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A sense that something is about to occur; a premonition.

[Obsolete French, from presentir, to feel beforehand, from Latin praesentīre : prae-, pre- + sentīre, to feel; see sent- in Indo-European roots.]

pre·sen′ti·men′tal (-mĕn′tl) adj.
American Heritage® Dictionary of the English Language, Fifth Edition. Copyright © 2016 by Houghton Mifflin Harcourt Publishing Company. Published by Houghton Mifflin Harcourt Publishing Company. All rights reserved.


expressing a presentiment
Collins English Dictionary – Complete and Unabridged, 12th Edition 2014 © HarperCollins Publishers 1991, 1994, 1998, 2000, 2003, 2006, 2007, 2009, 2011, 2014
References in classic literature ?
She thought, somehow, it was a mysterious and presentimental bell.
young women who are too innocent, sometimes victims of a wicked plot, but often also of their own desire and their lack of knowledge of the nature of the world and the sexual and gender relations in a patriarchal society--this is the case of the heroines of Mary Delariviere Manley and Eliza Haywood in much of the presentimental narrative of the first part of the century, who could be called unfortunate mistresses (Ballaster 1992, 179); 3.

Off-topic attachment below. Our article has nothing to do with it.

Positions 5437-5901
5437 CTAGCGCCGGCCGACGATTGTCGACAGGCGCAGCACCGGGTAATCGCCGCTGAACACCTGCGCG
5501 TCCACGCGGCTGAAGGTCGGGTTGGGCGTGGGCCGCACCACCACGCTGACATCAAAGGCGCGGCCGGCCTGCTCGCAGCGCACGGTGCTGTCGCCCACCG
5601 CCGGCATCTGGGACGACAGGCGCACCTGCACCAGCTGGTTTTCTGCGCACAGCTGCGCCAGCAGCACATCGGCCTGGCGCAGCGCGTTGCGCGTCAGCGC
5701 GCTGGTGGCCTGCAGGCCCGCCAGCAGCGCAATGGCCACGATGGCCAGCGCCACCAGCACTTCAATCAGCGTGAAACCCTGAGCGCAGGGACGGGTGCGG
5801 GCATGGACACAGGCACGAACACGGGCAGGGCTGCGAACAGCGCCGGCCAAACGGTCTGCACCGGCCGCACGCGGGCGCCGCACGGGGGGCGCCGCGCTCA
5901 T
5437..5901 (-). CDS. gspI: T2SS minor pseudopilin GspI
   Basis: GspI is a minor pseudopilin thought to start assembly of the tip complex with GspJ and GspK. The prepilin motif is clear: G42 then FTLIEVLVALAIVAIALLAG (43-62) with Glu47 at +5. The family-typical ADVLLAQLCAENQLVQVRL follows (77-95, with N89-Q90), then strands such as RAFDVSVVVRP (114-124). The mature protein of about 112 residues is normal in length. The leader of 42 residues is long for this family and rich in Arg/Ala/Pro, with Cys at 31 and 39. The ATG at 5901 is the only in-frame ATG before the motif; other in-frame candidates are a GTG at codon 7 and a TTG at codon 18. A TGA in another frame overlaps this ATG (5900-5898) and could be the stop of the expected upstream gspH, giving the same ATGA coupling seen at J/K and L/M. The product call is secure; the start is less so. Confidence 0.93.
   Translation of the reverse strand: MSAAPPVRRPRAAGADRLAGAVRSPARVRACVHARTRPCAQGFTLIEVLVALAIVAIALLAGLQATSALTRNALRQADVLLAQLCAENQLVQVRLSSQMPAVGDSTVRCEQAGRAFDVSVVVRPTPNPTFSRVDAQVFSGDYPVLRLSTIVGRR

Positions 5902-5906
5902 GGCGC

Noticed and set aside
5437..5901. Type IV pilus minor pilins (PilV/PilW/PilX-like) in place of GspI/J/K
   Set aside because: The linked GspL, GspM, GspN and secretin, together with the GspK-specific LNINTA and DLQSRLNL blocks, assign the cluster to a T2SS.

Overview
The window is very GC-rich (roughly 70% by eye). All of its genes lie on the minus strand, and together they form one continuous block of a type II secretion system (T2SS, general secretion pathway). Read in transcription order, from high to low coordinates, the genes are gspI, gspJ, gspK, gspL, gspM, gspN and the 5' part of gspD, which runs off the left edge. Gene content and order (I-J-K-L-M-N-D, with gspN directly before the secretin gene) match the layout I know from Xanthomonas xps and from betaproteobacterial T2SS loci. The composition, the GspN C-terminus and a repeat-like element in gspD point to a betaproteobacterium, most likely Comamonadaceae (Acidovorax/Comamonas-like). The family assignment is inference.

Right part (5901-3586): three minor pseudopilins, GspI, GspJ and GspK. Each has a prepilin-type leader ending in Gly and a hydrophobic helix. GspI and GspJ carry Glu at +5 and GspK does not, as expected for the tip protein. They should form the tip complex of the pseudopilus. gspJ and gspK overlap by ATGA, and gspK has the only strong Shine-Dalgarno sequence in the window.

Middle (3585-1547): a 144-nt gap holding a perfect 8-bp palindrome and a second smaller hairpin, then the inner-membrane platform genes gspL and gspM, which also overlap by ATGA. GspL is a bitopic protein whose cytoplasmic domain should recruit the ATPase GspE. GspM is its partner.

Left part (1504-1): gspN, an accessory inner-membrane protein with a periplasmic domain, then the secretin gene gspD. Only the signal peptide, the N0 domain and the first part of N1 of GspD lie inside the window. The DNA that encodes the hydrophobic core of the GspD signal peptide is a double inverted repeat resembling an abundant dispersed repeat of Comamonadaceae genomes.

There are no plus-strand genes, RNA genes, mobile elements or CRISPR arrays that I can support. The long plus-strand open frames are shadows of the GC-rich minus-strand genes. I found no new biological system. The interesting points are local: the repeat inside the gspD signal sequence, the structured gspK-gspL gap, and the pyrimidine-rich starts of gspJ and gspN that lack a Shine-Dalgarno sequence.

Smith issued a campaign document whose proposals ranged from the good ("Break of the shackles from the poor black man") to the bad (cut the size of Congress in half) to the ugly (grant the president "full power to send an army to suppress mobs," a presentimental plea for self-preservation).